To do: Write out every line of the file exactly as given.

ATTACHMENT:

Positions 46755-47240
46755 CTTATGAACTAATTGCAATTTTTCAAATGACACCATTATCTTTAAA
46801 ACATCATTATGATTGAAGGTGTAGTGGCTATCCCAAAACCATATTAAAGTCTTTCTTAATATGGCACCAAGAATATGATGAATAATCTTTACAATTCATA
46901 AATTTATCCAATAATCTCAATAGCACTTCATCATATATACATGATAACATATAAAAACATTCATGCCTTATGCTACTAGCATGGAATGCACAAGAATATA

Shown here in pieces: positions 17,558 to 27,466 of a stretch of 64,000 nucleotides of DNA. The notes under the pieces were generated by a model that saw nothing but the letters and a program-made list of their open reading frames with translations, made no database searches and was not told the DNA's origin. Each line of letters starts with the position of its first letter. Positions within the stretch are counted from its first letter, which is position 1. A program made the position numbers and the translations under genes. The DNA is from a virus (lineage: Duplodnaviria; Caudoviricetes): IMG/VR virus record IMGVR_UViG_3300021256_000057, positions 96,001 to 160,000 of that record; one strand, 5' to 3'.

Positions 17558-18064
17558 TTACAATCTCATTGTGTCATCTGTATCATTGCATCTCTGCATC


Positions 46755-47240
46755 CTTATGAACTAATTGCAATTTTTCAAATGACACCATTATCTTTAAA
46801 ACATCATTATGATTGAAGGTGTAGTGGCTATCCCAAAACCATATTAAAGTCTTTCTTAATATGGCACCAAGAATATGATGAATAATCTTTACAATTCATA
46901 AATTTATCCAATAATCTCAATAGCACTTCATCATATATACATGATAACATATAAAAACATTCATGCCTTATGCTACTAGCATGGAATGCACAAGAATATA

Shown here in pieces: positions 17,558 to 27,466 of a stretch of 64,000 nucleotides of DNA. The notes under the pieces were generated by a model that saw nothing but the letters and a program-made list of their open reading frames with translations, made no database searches and was not told the DNA's origin. Each line of letters starts with the position of its first letter. Positions within the stretch are counted from its first letter, which is position 1. A program made the position numbers and the translations under genes. The DNA is from a virus (lineage: Duplodnaviria; Caudoviricetes): IMG/VR virus record IMGVR_UViG_3300021256_000057, positions 96,001 to 160,000 of that record; one strand, 5' to 3'.

Positions 17558-18064
17558 TTACAATCTCATTGTGTCATCTGTATCATTGCATCTCTGCATC